Our pain is slightly alleviated by the realization that we have only vaguest idea of who Ellen Barkin is, and that she’s apparently not the Hollywood hottie such used to be, but we’re stung by the similarly angry death wishes of the somewhat more familiar Samuel L. Jackson. The actor, who specializes in playing angry criminals, took to his “Twitter” account to lament that God had spared the Republicans His angry wrath. Littering his vengeful theology with numerous profanities, Jackson declared the lack of carnage at the convention “unfair shit,” although he later apologized to “God, Tampa, da GOP & Isaac(sp)!,” adding the equally illiterate “Who played the Race card?!”

Racist and sexist though we may be, we were quite taken with the convention speech delivered by Mia Love, a small town mayor and congressional candidate who looked to be both African-American and female. Because Love was speaking at a Republican convention, however, we found that some disapproving on-line vandals had altered a Wikipedia page about her to describe her as a “nigger” and a “whore.” Such language apparently proves one’s anti-racist and anti-sexist bona fides on the modern left, but it struck us as rather rude.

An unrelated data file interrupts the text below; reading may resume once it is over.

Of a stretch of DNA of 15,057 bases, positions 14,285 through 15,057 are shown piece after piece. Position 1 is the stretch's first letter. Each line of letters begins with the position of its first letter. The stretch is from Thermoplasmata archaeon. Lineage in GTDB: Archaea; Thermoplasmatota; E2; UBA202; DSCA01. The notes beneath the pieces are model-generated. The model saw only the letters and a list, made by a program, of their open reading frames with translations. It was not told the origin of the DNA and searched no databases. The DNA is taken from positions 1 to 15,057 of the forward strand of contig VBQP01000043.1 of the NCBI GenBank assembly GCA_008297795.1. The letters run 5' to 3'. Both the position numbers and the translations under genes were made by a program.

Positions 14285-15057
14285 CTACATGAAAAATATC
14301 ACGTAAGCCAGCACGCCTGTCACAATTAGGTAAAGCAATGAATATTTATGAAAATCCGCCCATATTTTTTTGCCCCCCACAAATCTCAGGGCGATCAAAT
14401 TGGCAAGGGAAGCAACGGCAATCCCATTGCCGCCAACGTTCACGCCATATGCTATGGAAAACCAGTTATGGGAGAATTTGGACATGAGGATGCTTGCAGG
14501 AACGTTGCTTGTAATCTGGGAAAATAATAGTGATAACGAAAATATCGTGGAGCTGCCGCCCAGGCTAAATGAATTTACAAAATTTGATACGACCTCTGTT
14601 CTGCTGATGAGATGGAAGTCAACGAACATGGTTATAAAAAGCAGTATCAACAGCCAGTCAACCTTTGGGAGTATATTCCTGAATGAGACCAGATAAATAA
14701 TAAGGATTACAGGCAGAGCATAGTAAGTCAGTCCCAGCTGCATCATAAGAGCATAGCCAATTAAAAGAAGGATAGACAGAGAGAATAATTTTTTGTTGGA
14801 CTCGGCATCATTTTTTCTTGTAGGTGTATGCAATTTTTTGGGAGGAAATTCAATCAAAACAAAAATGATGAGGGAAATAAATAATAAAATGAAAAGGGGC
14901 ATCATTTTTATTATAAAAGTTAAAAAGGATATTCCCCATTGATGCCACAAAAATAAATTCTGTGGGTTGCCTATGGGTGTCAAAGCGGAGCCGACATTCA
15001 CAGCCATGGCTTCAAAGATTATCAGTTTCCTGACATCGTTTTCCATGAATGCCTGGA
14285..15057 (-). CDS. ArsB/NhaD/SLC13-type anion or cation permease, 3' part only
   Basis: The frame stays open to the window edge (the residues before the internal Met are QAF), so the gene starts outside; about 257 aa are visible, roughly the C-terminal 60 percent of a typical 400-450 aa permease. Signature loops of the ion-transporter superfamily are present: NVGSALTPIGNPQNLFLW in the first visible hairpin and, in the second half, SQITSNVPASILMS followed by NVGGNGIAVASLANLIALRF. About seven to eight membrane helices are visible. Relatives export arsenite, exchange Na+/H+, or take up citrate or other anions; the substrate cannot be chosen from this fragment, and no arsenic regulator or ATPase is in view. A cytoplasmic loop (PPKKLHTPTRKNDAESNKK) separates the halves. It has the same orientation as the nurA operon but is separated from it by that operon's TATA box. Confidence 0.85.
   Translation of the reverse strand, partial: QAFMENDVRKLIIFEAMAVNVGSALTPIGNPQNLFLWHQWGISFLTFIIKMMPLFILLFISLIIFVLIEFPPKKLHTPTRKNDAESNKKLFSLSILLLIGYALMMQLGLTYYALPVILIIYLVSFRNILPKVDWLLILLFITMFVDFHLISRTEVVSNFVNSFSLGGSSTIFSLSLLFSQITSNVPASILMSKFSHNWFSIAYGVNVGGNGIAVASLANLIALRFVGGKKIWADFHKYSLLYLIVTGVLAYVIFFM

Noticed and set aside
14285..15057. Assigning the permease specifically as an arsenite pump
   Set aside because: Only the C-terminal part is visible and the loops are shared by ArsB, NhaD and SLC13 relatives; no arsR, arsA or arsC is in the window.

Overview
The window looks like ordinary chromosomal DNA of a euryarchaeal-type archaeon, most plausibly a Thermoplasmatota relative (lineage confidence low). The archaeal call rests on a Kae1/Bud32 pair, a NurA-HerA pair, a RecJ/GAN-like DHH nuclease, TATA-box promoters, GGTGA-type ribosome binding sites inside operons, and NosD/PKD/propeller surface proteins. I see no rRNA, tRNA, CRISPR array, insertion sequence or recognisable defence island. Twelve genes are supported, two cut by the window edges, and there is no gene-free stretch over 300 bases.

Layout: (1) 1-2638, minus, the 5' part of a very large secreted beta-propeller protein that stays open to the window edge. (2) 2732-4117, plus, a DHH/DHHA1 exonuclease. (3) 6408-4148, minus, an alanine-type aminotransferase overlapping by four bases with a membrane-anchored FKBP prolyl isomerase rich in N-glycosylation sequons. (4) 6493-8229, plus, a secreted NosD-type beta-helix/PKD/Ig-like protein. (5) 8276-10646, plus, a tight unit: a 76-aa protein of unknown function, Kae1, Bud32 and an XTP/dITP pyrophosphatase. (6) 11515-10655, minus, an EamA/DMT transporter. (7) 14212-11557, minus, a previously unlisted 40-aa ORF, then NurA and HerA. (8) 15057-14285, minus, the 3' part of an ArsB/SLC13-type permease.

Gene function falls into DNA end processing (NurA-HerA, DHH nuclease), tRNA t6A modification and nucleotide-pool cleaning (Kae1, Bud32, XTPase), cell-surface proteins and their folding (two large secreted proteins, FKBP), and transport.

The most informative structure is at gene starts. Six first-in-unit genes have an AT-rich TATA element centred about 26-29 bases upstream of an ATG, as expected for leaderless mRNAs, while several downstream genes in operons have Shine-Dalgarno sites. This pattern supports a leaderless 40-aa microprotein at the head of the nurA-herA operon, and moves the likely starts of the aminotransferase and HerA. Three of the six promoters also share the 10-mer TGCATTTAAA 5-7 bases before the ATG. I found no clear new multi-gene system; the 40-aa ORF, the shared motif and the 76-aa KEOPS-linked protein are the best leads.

Love wasn’t the only proud black woman being abused at the convention, as no less an impressive person as Condoleezza Rice was subjected to an attempted citizens’ arrest by the radical leftist Code Pink organization, which had already found her guilty of war crimes. Groups such as Code Pink never seem to attempt citizens arrests of dictators such as Saddam Hussein, who killed more Iraqis than Rice ever did, but we suspect that’s because it would entail more risk and less self-righteous satisfaction.

There numerous other examples of such hateful rhetoric, coming from sources ranging from journalists to anonymous “Twitter” account-holders, and little of it bears repeating here. We think it worth noting, though, that the convention which inspired such fevered language was strikingly free of racial slurs, sexist epithets, and wishes for the deaths of others. Republicans are devious that way.

— Bud Norman

About Those Speeches